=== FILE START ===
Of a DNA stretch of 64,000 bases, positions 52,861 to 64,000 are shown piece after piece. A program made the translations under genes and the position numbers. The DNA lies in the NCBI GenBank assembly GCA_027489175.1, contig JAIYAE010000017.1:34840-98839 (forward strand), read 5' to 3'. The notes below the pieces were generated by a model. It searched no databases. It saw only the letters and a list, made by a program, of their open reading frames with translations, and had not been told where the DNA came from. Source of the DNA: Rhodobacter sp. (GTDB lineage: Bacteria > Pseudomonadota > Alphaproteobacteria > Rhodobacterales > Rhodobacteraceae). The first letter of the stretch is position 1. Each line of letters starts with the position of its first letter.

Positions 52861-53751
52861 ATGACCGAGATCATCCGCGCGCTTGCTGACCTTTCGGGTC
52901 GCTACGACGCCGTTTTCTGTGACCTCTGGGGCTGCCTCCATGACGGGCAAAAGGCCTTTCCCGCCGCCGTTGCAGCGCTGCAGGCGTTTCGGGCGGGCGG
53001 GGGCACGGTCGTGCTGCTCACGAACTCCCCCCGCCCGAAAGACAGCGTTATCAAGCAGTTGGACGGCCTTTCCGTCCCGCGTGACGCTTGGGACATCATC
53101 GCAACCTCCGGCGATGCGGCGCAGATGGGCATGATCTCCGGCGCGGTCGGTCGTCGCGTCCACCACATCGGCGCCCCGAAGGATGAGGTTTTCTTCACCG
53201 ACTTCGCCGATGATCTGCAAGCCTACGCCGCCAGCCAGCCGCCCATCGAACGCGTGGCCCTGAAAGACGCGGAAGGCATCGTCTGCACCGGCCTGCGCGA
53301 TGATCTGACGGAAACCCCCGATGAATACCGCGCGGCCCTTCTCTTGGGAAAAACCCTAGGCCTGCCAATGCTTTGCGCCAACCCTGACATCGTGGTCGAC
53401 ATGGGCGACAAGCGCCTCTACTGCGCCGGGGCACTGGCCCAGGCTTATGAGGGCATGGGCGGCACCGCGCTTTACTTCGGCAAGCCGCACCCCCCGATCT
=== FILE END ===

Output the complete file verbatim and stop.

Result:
Of a DNA stretch of 64,000 bases, positions 52,861 to 64,000 are shown piece after piece. A program made the translations under genes and the position numbers. The DNA lies in the NCBI GenBank assembly GCA_027489175.1, contig JAIYAE010000017.1:34840-98839 (forward strand), read 5' to 3'. The notes below the pieces were generated by a model. It searched no databases. It saw only the letters and a list, made by a program, of their open reading frames with translations, and had not been told where the DNA came from. Source of the DNA: Rhodobacter sp. (GTDB lineage: Bacteria > Pseudomonadota > Alphaproteobacteria > Rhodobacterales > Rhodobacteraceae). The first letter of the stretch is position 1. Each line of letters starts with the position of its first letter.

Positions 52861-53751
52861 ATGACCGAGATCATCCGCGCGCTTGCTGACCTTTCGGGTC
52901 GCTACGACGCCGTTTTCTGTGACCTCTGGGGCTGCCTCCATGACGGGCAAAAGGCCTTTCCCGCCGCCGTTGCAGCGCTGCAGGCGTTTCGGGCGGGCGG
53001 GGGCACGGTCGTGCTGCTCACGAACTCCCCCCGCCCGAAAGACAGCGTTATCAAGCAGTTGGACGGCCTTTCCGTCCCGCGTGACGCTTGGGACATCATC
53101 GCAACCTCCGGCGATGCGGCGCAGATGGGCATGATCTCCGGCGCGGTCGGTCGTCGCGTCCACCACATCGGCGCCCCGAAGGATGAGGTTTTCTTCACCG
53201 ACTTCGCCGATGATCTGCAAGCCTACGCCGCCAGCCAGCCGCCCATCGAACGCGTGGCCCTGAAAGACGCGGAAGGCATCGTCTGCACCGGCCTGCGCGA
53301 TGATCTGACGGAAACCCCCGATGAATACCGCGCGGCCCTTCTCTTGGGAAAAACCCTAGGCCTGCCAATGCTTTGCGCCAACCCTGACATCGTGGTCGAC
53401 ATGGGCGACAAGCGCCTCTACTGCGCCGGGGCACTGGCCCAGGCTTATGAGGGCATGGGCGGCACCGCGCTTTACTTCGGCAAGCCGCACCCCCCGATCT